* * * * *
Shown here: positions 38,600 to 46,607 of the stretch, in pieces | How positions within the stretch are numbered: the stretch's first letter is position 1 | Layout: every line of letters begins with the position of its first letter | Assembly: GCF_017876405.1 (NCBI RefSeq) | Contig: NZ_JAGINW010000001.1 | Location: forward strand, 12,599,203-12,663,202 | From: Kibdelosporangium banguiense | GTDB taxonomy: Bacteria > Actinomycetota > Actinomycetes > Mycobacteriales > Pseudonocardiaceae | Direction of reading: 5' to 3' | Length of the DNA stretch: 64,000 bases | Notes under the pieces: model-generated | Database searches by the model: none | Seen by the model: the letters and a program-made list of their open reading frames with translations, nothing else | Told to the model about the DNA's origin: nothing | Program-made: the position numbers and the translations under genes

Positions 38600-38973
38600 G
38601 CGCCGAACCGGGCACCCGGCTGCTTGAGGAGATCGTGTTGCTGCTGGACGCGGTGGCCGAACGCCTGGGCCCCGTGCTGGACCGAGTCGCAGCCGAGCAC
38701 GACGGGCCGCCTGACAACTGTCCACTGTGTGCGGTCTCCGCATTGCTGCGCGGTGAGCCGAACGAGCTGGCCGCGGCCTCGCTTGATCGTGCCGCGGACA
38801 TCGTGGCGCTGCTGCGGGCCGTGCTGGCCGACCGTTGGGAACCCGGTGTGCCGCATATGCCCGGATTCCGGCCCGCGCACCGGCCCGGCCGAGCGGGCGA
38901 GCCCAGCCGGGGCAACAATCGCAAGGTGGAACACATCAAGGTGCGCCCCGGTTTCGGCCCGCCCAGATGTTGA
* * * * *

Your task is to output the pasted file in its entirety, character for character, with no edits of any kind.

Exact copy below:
Shown here: positions 38,600 to 46,607 of the stretch, in pieces | How positions within the stretch are numbered: the stretch's first letter is position 1 | Layout: every line of letters begins with the position of its first letter | Assembly: GCF_017876405.1 (NCBI RefSeq) | Contig: NZ_JAGINW010000001.1 | Location: forward strand, 12,599,203-12,663,202 | From: Kibdelosporangium banguiense | GTDB taxonomy: Bacteria > Actinomycetota > Actinomycetes > Mycobacteriales > Pseudonocardiaceae | Direction of reading: 5' to 3' | Length of the DNA stretch: 64,000 bases | Notes under the pieces: model-generated | Database searches by the model: none | Seen by the model: the letters and a program-made list of their open reading frames with translations, nothing else | Told to the model about the DNA's origin: nothing | Program-made: the position numbers and the translations under genes

Positions 38600-38973
38600 G
38601 CGCCGAACCGGGCACCCGGCTGCTTGAGGAGATCGTGTTGCTGCTGGACGCGGTGGCCGAACGCCTGGGCCCCGTGCTGGACCGAGTCGCAGCCGAGCAC
38701 GACGGGCCGCCTGACAACTGTCCACTGTGTGCGGTCTCCGCATTGCTGCGCGGTGAGCCGAACGAGCTGGCCGCGGCCTCGCTTGATCGTGCCGCGGACA
38801 TCGTGGCGCTGCTGCGGGCCGTGCTGGCCGACCGTTGGGAACCCGGTGTGCCGCATATGCCCGGATTCCGGCCCGCGCACCGGCCCGGCCGAGCGGGCGA
38901 GCCCAGCCGGGGCAACAATCGCAAGGTGGAACACATCAAGGTGCGCCCCGGTTTCGGCCCGCCCAGATGTTGA